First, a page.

There are, of course, impediments in the way of change. The greatest of these is the fate of the three remaining Cuban Intelligence officers held in US prisons and that of Alan Gross, the United States Agency for International Development contractor being held in a Cuban military hospital, who is in poor health. The possibility of an exchange is, in private at

least, uncontested, but there

are particular US concerns

surrounding one of the three Cubans involved.

So important has resolution of this issue become that the US has been in dialogue with the Pope, the president of Uruguay, and others to use their good offices to convey messages that might in part help to resolve the issue.

Most commentators believe that if this issue can be solved, the door to a new relationship could start to open around the time of the next Summit of the Americas which will be held in Panama in April 2015.

President Obama and Raul Castro have already symbolically and intentionally shaken hands publicly at the memorial

service for Nelson Mandela. The probable participation of both President Obama and President Castro in the Panama summit, and a possible low-key bilateral encounter there could mark another step forward, not just sending a potent signal of change in the Americas, but also enabling an evolving US-Cuba policy to proceed.

Cuba makes clear that it is prepared to engage in exchanges on issues of mutual benefit, but that the dialogue must be based on respect, equality and without compromising Cuba's independence, sovereignty or right to self-determination. Or, as President Castro put it in December 2013, "If we really want to advance bilateral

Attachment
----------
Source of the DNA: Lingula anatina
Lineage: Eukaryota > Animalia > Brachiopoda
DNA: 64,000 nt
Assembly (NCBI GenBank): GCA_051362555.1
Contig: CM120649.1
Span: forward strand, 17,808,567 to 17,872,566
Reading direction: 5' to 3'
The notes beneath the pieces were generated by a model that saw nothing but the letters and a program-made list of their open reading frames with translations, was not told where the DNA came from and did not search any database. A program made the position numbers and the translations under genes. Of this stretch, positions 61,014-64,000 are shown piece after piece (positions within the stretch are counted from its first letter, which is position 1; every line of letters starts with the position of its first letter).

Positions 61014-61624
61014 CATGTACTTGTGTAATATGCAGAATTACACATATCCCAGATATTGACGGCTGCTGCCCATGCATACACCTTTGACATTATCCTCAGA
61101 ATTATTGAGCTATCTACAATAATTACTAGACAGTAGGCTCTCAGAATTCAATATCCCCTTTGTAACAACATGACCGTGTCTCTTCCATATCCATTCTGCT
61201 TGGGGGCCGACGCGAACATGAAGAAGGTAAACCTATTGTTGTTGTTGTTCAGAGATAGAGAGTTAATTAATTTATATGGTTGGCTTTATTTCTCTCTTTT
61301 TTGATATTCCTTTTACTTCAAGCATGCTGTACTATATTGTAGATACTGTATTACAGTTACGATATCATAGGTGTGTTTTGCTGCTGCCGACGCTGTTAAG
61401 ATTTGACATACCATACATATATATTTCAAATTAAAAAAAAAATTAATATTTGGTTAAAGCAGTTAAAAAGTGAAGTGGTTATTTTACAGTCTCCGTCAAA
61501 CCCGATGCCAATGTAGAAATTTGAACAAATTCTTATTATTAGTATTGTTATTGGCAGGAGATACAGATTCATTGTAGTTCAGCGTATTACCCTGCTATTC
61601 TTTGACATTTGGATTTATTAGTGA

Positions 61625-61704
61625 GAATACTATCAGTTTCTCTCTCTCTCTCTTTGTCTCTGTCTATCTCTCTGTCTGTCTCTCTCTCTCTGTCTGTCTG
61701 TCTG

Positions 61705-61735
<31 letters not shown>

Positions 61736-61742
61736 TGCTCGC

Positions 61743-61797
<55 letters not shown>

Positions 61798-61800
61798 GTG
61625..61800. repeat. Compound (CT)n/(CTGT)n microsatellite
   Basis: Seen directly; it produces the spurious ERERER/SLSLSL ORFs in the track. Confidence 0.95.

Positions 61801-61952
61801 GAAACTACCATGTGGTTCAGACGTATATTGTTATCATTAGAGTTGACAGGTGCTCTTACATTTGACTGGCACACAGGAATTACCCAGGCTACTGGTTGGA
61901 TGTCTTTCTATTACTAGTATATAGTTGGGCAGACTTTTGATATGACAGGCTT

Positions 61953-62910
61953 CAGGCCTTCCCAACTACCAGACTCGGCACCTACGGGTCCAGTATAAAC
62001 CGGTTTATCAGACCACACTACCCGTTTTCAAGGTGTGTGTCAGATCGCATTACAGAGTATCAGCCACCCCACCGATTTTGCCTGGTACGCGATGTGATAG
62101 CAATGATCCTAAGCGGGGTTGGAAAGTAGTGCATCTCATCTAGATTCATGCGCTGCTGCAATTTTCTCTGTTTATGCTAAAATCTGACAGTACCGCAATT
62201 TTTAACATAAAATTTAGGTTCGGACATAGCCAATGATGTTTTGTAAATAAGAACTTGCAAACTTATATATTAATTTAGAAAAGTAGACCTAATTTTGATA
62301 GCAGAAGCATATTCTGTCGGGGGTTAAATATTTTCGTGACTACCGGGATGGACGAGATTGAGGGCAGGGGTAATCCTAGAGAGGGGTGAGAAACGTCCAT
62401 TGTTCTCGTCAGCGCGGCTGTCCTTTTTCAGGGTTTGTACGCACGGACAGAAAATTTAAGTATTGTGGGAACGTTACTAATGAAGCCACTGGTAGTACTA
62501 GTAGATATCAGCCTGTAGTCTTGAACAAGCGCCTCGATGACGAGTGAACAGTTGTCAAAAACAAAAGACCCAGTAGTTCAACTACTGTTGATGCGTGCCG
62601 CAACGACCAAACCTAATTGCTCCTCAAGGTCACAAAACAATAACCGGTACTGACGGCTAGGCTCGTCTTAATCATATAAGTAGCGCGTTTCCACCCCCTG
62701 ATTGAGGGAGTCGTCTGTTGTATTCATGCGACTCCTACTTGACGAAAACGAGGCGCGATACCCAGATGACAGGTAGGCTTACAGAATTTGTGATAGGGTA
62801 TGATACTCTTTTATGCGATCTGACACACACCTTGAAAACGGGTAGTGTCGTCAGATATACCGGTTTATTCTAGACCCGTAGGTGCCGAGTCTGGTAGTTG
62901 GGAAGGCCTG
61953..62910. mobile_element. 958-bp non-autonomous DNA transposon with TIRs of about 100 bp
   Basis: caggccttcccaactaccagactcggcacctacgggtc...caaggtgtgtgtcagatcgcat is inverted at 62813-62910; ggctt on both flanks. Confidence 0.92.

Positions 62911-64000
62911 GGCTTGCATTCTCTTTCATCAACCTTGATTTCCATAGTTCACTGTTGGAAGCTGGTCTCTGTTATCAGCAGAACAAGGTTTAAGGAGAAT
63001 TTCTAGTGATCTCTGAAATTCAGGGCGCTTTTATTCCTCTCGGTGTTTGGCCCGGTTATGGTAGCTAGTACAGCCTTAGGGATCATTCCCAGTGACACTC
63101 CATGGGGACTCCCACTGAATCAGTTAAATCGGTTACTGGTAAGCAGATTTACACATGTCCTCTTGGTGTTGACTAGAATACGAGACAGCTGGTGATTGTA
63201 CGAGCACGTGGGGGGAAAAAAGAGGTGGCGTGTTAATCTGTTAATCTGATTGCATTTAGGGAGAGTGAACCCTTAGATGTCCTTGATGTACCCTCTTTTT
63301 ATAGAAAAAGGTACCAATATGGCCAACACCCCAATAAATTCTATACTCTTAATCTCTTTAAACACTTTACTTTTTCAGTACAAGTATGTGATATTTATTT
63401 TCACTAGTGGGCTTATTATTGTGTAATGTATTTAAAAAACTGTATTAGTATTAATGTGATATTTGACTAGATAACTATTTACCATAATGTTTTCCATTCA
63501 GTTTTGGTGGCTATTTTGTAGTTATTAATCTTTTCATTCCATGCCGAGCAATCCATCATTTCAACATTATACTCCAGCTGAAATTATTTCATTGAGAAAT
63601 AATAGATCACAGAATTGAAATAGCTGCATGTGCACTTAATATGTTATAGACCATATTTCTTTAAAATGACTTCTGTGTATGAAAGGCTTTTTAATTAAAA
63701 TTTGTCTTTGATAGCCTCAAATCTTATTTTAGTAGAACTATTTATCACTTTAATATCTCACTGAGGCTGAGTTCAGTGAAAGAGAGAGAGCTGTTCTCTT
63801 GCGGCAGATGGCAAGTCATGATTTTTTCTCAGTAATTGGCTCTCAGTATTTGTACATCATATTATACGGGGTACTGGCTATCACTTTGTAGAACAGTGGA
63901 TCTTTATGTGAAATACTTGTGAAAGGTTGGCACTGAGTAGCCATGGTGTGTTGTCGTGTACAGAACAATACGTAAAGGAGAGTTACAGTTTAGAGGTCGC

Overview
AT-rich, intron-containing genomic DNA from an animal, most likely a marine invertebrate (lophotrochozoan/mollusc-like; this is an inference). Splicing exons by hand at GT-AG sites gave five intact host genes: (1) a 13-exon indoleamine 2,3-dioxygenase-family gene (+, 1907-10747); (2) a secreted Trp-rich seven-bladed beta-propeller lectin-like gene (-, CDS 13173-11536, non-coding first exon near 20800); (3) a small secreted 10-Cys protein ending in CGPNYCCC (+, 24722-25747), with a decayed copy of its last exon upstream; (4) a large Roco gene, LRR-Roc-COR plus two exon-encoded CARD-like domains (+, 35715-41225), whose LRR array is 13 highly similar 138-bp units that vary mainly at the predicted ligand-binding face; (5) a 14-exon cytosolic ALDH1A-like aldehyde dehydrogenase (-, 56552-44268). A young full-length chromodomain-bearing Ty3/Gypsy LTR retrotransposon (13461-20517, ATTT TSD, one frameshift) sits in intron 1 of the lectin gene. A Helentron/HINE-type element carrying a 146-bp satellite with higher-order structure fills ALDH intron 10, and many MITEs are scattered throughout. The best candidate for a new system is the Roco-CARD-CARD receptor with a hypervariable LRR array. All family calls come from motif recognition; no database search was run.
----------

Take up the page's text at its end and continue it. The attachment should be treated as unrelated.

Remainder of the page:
relations, we must learn to mutually respect our differences and get used to living peacefully with them."

These are not idle words as it is not often understood in the US how deep Cuban nationalism runs. As a consequence, there will also be the need to convince the Cuban people that engagement will not result in any loss of independence.

As for the nature of a changed US-Cuba policy, the first thing to be said is that it will not involve the lifting of the US trade embargo, though this may form a part of any long-term approach to normalisation. Instead, the focus will be on what the US president can do by administrative order.

The most significant signal would be for the US president to lift the designation of Cuba as a state sponsor of terrorism. This would result in the ending of a range of the sanctions that have halted many transactions in the Hemisphere and internationally.

Beyond that, President Obama could authorise the licensing of the US legacy carriers pressing to fly scheduled services to Havana and other Cuban cities.

He could completely lift the travel ban, thereby enabling any US citizen to travel to Cuba or make it easier for US flagged vessels to enter Cuban ports and marinas. He could also sanction a wider range of formal exchanges on matters of common interest from security to the environment.

The Cuba-CARICOM summit is taking place at an important moment. Whatever Cuba and US decide are matters for them alone, but the possibility of a change in US policy suggests that it is time for a much deeper engagement with Cuba.

n David Jessop is the director of the Caribbean Council. david.jessop@

caribbean-council.org